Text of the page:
Looking at the definition above it becomes clear that we are trying to solve for the values of alpha.  We know alpha is bound by the values 0 and 1.  We also have to obey the constraint that the total width of the scaled images is equal to some value W.  Conveniently this is easily fed into the minimise function of the scipy.optimise Python library.  Using the SLSQP method, non linear constrained optimization problems can be solved.

Some of you may have rightly noticed that my definition of the problem doesn't solve anything.  Optimization algorithms require an objective function.  This is the function that is minimised in the optimisation process. This is the part I've been struggling with.  The best that I've come up with so far is to try and minimise the sum of the standard deviation of the heights of the scaled images and the standard deviation of the widths of the scaled images.  i.e. (std(heights)) + (std(widths)).  To test this method I've written a program that takes images sizes and tries to make a row out of the dimensions.  The output is displayed as black images on a white background.  The results aren't too bad.

 Image row optimization first pass

You can see in the image above that none of the images dominate the row and all get a reasonably fair proportion of the display.  The tiny image at the end remains that size because it hasn't been scaled up, which is one of the bounds.  Ideally I'd like all the image to be the same height.  So I took the results of the first pass and fed them back thought the optimisation process.  This time however, the bounds are set to be within 85 to 115 percent of each of the values of alpha for the first round, still bound by 1 on the high side.  The optimisation function has also been changed only to minimize the standard deviation of the height, not the width.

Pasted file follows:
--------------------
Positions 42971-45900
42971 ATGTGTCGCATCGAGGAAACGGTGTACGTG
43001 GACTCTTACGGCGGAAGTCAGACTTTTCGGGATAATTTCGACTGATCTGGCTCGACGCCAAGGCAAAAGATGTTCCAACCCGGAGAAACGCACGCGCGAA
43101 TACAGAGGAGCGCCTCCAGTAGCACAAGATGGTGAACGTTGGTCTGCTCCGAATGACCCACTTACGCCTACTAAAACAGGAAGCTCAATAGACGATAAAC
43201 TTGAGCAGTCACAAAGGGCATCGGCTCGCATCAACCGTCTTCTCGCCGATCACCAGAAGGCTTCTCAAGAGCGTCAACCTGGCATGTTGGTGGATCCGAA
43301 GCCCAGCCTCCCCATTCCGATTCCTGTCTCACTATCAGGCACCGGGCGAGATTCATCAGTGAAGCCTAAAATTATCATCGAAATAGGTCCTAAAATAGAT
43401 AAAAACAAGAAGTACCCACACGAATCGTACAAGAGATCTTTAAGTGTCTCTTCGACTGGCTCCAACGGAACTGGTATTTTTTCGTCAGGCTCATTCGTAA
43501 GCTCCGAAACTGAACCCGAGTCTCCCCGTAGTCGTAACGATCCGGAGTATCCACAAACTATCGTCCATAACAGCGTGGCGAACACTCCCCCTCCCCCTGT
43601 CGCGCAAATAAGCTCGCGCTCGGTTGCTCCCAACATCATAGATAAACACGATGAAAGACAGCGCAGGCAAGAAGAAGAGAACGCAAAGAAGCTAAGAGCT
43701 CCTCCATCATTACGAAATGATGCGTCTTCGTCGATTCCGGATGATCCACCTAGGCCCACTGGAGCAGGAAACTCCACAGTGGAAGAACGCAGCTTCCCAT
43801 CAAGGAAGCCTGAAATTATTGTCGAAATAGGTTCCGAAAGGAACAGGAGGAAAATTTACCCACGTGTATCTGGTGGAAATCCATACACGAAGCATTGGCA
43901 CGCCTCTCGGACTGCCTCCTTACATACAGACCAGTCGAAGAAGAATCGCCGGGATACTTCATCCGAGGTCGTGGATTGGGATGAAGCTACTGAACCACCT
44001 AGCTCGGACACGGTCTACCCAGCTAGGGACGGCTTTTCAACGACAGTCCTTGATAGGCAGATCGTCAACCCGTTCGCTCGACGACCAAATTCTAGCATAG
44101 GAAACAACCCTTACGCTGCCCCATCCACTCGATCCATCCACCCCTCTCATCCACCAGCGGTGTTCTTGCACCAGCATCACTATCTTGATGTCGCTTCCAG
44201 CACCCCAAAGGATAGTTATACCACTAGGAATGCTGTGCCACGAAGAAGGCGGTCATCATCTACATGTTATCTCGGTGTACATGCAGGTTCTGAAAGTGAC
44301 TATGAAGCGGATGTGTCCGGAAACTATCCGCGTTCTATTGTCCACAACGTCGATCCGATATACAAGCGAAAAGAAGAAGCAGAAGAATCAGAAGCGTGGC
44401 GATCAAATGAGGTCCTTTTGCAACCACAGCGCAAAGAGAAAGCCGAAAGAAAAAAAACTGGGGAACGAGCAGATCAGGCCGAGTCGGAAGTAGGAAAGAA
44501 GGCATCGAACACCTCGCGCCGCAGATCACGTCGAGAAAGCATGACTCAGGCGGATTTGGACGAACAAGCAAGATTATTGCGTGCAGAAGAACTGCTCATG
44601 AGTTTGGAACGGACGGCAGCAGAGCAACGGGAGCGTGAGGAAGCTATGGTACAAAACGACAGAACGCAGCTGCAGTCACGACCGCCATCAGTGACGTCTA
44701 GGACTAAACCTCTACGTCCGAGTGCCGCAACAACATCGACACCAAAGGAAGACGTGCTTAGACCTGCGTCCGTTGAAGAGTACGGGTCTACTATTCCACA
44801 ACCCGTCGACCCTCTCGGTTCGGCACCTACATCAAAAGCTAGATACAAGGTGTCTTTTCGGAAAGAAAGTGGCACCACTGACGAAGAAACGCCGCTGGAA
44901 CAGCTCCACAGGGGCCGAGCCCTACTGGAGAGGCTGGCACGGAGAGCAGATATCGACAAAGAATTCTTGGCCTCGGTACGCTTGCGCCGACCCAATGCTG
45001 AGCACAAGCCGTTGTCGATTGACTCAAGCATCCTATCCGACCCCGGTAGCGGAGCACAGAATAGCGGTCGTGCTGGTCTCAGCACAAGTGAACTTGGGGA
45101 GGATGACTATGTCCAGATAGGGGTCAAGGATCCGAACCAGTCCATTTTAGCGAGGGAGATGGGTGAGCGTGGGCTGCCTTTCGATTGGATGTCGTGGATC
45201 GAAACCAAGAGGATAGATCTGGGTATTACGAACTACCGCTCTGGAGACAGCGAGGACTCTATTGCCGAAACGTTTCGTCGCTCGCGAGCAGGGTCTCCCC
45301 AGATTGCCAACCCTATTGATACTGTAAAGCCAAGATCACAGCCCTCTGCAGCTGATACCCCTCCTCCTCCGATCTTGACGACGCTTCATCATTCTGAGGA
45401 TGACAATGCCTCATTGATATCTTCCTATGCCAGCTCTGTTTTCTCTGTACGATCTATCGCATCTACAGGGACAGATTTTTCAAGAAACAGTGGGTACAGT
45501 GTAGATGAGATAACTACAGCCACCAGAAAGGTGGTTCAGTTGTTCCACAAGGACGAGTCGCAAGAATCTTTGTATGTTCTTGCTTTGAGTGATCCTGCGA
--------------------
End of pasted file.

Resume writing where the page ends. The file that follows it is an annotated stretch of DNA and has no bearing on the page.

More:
Image row optimization second pass

That's as far as I got.  I think the second layout looks better.  I may need to walk away from this one for a while and think about what I'm trying to optimise.  That's the trick, coming up with the right optimisation parameters.

I've really enjoyed playing around with this.  This is one of those experiments that I can indulge in because I'm not doing this as a job.  I can take the occasional detour and explore interesting topics just because I want to.

 Get the Code

In case anyone else is interested in this problem I've collected some links to sites that have relevant information.

A good description of the different types of layouts used
http://blog.vjeux.com/2012/image/image-layout-algorithm-facebook.html

http://blog.vjeux.com/2012/image/image-layout-algorithm-lightbox.html

http://blog.vjeux.com/2012/image/image-layout-algorithm-lightbox-android.html

http://blog.vjeux.com/2012/image/image-layout-algorithm-500px.html

http://blog.vjeux.com/2013/image/image-gallery-left-and-right-areas.html

http://blog.vjeux.com/2014/image/google-plus-layout-find-best-breaks.html

A different layout that can use snapping
http://www.greentreelabs.net/isotope-masonry-tiles-gallery-and-final-tiles-gallery/

A layout algorithm that uses cropping
http://www.techbits.de/2011/10/25/building-a-google-plus-inspired-image-gallery/